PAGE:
In August 2016, ARC launched a 12-week training program, in partnership with Los Angeles Trade Technical College and the Los Angeles County Federation of Labor, that leads members directly into union apprenticeships in the building and construction trades. Below ARC Member Scott Conner interviews Lord Antwane, a graduate of the program's pilot cohort, who is now an electrician with IBEW Local 11.

What’s surprised you about the job?
That it never ends. (Laughs). But you know what? I enjoy it. I get my hands dirty. I get home beat up and tired from work and I enjoy it because I’m getting an honest paycheck. I put in an honest eight hours. It’s something I pat myself on the back about every day -- like man, I earn my paycheck and it’s a good living wage. You know sometimes I look back at seven months ago, where I was, in prison, versus today and it surprises me. Because life is so different -- that’s what surprises me right now.

Do your co-workers know about your background in the criminal justice system?
Some do, some don’t. I keep that sort of close to the chest. I don’t mix and match. You know, I am a convict, a felon, whatever you want to say. But that’s not all I am. I’m an Electrician with the International Brotherhood of Electrical Workers (IBEW) and that’s how I carry myself on the job. And they’ve treated me great. From the first day on the job I was a brother. I was an IBEW brother to them and that’s all that matters.

Where do you see yourself in five years?
I see myself as a journeyman electrician putting a down payment on my first house. That’s my goal. That’s what I’m working towards right now. I want to take this opportunity to put all the pieces together, to really succeed in life. That’s what I see myself doing – succeeding in the trade and getting ready for the remainder of my life. I have this great jumping start through this program.

So many times in my life all I wanted was that chance. It was this chance right here that broke the ceiling for me. I appreciate it because it’s a game-changer for me. When people see Lord, they don’t see Lord the convict anymore. They see a union guy. That’s all I wanted in life. I wanted to be a role model to people in my family and my community. And I just want to say thank you to ARC and everyone who made this possible for giving me that chance.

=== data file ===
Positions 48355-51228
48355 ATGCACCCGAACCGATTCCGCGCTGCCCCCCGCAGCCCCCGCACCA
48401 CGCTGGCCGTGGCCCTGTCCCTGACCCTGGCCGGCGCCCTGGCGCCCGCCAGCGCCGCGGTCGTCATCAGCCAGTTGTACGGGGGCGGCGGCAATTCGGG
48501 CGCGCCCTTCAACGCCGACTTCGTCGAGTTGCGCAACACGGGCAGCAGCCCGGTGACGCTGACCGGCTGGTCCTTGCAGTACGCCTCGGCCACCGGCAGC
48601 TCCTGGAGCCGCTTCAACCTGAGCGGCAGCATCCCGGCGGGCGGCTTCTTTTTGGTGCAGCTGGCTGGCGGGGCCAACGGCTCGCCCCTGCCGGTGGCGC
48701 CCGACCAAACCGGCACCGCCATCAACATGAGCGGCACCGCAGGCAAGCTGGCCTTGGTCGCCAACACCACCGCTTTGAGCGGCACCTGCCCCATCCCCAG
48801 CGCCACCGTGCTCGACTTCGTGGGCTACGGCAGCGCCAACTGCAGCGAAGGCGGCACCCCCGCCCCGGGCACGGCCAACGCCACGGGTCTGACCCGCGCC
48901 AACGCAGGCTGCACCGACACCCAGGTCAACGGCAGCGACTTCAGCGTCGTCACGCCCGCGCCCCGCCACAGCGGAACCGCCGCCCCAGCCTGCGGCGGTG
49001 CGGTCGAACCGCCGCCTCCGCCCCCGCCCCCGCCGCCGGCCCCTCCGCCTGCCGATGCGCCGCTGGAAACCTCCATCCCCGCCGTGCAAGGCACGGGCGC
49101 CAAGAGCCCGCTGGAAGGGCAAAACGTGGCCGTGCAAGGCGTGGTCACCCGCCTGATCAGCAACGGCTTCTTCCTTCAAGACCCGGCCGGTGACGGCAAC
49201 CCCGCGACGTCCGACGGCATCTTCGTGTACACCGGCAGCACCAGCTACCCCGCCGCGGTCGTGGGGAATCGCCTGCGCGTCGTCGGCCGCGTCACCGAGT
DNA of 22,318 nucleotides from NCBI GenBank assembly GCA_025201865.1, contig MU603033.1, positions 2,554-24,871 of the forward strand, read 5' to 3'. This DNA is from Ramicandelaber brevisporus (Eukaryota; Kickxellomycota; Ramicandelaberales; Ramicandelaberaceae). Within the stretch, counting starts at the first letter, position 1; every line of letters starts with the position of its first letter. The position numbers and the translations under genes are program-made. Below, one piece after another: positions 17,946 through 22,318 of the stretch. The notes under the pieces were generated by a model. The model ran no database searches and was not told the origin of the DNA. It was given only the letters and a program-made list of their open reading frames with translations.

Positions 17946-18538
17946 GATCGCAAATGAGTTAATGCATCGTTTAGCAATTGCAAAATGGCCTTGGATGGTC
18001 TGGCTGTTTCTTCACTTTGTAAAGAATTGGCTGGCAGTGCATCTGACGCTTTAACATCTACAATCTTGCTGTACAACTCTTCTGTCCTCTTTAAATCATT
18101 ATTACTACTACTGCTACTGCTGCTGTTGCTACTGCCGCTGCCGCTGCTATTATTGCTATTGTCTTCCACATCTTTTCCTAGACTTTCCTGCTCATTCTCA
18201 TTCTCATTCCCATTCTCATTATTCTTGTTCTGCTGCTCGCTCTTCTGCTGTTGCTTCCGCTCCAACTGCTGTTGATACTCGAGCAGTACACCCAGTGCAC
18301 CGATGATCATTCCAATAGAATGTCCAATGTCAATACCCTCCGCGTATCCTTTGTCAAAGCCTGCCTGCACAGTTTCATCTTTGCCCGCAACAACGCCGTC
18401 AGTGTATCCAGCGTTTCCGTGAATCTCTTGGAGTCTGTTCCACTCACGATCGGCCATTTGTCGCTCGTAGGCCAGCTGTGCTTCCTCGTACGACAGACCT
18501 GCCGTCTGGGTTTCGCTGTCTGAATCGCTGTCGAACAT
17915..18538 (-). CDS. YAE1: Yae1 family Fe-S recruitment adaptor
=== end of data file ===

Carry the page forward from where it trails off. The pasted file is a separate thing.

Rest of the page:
Why did you want to join ARC’s pre-apprenticeship program? 
For me, it was a shot to do something positive, something that I knew was going to take me far in life as a career, and a chance to provide for my family. It was a chance to become a role model and the productive citizen I wanted to be coming out of prison.

What was your experience like in the program?
I loved it, man. It was hands on. I got to learn a lot. I learned some great tools and had some great help. The program started with a Life Coach teaching us basic life skills and refreshers on how to succeed in a career and be the best man for the job. Then, from there, we got hands-on experience on a job site and laying foundation work. It was all around a great experience. I went in there with a great group of guys and 20 of us graduated. We’re all going to become union members because of this program.

What is your current job?
I’m currently an electrician with Local 11. Right now, we’re doing a 700-unit apartment complex on Wilshire and Bixel. It’s a big job – I’m working with about 50 electricians – and I’m doing everything over there. I’m pulling wire. I’m seeing it all. My co-worker Thomas Reese – give him a shout-out. We’re both over here. We both graduated from the ARC program, and now we’re both succeeding. 

How did you feel on Day One of the job?
It was like the first day of school. It was all nerves. I was thinking, can I hang with the big boys? Can I succeed with the best of them? The greatest thing about being a union member is that the union takes care of their guys. If you don’t know something, they’re willing to teach you. They always want you to be safe. I can go to my foreman, I can to my journeyman, I can go to some of my co-workers and if I have a problem with this, they show me how to get the job done and get the job done safely, correctly, and professionally.

How has the pre-apprenticeship program prepared you for your job? 
The first two weeks of the program taught me skills I use every day. It’s the life skills part of it -- being able to work productively with your team and be assertive as a leader within your team. Play your role. Get the job done. I’m always early. I’m one of the first guys to get here. It’s all about carrying myself in a productive and professional manner. My co-workers don’t see my background. They see a guy who is professional and a lot of that comes from the tools I learned through the pre-apprenticeship program.


Thank you to program partners Los Angeles Trade Technical College and the Los Angeles County Federation of Labor, as well as ECMC Foundation, the Rose Hills Foundation, and all of ARC's generous funders for making this program possible.

Center photo by Michael Moriatis, ICG: International Cinematographers Guild (IATSE Local 600); All other photos by Chip Warren.

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